Health unit supports municipal ‘living wage’ policies

Posted on January 29, 2015 in Debates – News/Local
January 28, 2015.   By Denis Langlois, Sun Times

Public health and the Bruce Grey Poverty Task Force are both backing a call for municipal councils in the region to adopt “living wage” policies for their employees.

Dr. Hazel Lynn, the area’s medical officer of health, said the move would send an important message, even if municipalities already pay their full and part-time staff over the suggested minimum of $14.77 to $16.76 per hour.

“It gives the statement that they’re aware of (the problem of precarious work) and they realize that people need to earn enough money to live,” she said Wednesday in an interview.

Peace & Justice Grey Bruce asked Owen Sound council this week to adopt a policy that would require the city to pay, at minimum, a living wage for all part-time and full-time city employees as well as people who perform physical work on city property.

The policy should be tied, the group said, to the living wage established each year by the United Way of Bruce Grey, which takes into account the cost of basic needs and “social inclusion” expenses like modest gifts, Internet access, swimming lessons for a child and a short vacation in Ontario.

Based on a single parent with two children, the living hourly wage should be $14.77 for people who reside in Owen Sound and $16.76 for rural residents, the United Way says. The current minimum wage in Ontario is $11 an hour.

Peace & Justice also asked council to direct city staff to present a report on the impact of implementing a living wage policy for services contracted by the city.

Council voted to ask for a staff report on the potential financial impacts of living wage policies for city staff as well as contractors.

Peace & Justice presented to city council Monday the final report of its precarious work group, which conducted research and held community discussions from April to December 2014 on the increase of jobs that do not pay well enough to allow a person to cover their basic monthly expenses as well as the personal and social impacts of the trend.

The report says the vast majority of new jobs in Ontario are in the service sector and come with low pay. As a result, it said “people are falling out of the middle class and into working poverty.”

Family income levels in Grey-Bruce are, in general, well below the provincial average of $59,377, the report says. About 40% of lone-parent families in Owen Sound and Georgian Bluffs make a median income of only $15,590, according to Statistics Canada, which is half of what the United Way of Bruce Grey says is needed to live on.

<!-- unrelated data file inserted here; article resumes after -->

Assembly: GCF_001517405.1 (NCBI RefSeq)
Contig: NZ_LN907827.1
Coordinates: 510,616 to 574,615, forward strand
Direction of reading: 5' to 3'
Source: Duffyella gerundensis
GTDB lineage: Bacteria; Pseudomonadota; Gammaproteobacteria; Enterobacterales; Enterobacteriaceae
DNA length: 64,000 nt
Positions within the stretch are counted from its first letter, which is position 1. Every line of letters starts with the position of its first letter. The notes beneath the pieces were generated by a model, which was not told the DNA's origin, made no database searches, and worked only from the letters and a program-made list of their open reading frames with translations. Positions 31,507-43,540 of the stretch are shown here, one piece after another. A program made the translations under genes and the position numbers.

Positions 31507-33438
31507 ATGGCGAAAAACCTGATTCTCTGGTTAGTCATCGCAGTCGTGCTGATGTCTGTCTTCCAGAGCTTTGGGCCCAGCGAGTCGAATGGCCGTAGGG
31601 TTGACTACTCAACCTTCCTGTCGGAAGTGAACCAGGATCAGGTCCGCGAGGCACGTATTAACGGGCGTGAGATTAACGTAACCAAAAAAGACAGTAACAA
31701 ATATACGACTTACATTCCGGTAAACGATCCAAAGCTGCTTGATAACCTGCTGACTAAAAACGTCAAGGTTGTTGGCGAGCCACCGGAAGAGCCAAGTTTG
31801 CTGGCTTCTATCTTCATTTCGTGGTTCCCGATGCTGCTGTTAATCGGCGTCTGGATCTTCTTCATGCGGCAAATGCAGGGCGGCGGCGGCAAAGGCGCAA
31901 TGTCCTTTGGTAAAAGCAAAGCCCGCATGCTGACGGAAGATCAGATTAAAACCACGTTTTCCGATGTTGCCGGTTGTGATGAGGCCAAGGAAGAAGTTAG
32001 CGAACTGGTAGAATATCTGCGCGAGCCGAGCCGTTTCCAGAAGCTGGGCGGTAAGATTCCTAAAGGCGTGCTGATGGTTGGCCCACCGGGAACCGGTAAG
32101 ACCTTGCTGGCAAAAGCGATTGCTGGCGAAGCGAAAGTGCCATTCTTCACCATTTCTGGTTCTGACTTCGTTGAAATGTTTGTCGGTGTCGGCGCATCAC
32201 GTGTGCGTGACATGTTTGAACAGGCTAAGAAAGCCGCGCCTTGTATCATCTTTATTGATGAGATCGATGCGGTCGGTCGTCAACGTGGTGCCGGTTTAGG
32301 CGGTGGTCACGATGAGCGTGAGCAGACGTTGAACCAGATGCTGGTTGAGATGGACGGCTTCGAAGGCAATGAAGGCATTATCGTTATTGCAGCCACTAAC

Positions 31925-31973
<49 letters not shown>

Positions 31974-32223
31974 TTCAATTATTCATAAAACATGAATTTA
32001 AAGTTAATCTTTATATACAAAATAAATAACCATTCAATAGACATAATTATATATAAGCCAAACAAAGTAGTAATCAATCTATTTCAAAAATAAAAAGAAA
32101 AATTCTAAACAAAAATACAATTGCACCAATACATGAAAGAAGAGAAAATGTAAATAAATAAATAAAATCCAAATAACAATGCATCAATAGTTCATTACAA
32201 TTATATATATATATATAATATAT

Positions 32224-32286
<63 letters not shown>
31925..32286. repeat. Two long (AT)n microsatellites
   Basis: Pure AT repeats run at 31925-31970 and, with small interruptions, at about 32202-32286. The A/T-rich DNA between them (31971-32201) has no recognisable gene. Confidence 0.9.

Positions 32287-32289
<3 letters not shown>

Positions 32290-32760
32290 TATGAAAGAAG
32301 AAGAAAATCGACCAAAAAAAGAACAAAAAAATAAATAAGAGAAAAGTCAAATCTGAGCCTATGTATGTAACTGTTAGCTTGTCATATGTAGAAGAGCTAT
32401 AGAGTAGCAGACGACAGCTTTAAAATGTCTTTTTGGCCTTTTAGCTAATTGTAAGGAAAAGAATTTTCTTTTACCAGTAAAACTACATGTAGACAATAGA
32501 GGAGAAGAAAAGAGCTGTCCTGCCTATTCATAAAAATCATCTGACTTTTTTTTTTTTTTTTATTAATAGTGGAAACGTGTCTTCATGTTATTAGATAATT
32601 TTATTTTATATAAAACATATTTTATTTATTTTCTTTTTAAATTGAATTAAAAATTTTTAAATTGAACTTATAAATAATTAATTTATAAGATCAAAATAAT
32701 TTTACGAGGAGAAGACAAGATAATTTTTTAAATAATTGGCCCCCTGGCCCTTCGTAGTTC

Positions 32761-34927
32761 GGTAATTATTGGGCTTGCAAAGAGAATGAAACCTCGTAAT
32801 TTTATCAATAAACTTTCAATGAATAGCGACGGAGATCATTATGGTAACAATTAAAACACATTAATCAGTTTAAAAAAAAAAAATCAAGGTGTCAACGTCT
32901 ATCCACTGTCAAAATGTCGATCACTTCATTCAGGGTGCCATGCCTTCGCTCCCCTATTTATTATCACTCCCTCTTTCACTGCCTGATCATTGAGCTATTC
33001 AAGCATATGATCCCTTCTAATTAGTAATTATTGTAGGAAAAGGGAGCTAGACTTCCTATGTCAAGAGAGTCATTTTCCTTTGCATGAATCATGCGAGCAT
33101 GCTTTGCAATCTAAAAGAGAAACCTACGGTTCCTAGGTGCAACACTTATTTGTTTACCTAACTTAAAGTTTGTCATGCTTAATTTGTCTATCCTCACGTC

Precarious work, the report said, is a “major driver of social inequality.” The working poor are more likely to fall ill, visit emergency rooms and have other health problems. They also rely more on food banks and other social agencies and charities.

Public health said in a news release Tuesday that precarious employment is “becoming the new normal for our workforce.”

People with low income or without a job, it said, tend to experience more health problems, including adult onset diabetes, heart attacks and mental health issues such as depression, anxiety and increased suicide rates.

Lynn said poverty-related stress and the inability to purchase healthy foods, both contribute to poor overall health.

The health unit says it wants “council members to recognize that the actions they take as elected officials will affect the health, equity and sustainability of their community.

“Municipal government can shape the health of a community through the design and delivery of policies, programs and services. We ask their support for actions that improve the health of our communities,” the news release said.

Jill Umbach, planning network co-ordinator for the Bruce Grey Poverty Task Force, said the trend of precarious work must be addressed “to ensure that families are able to provide for their families.

“Stopping this trend will reduce the need for social supports and allow families to live in dignity,” she said in the news release.

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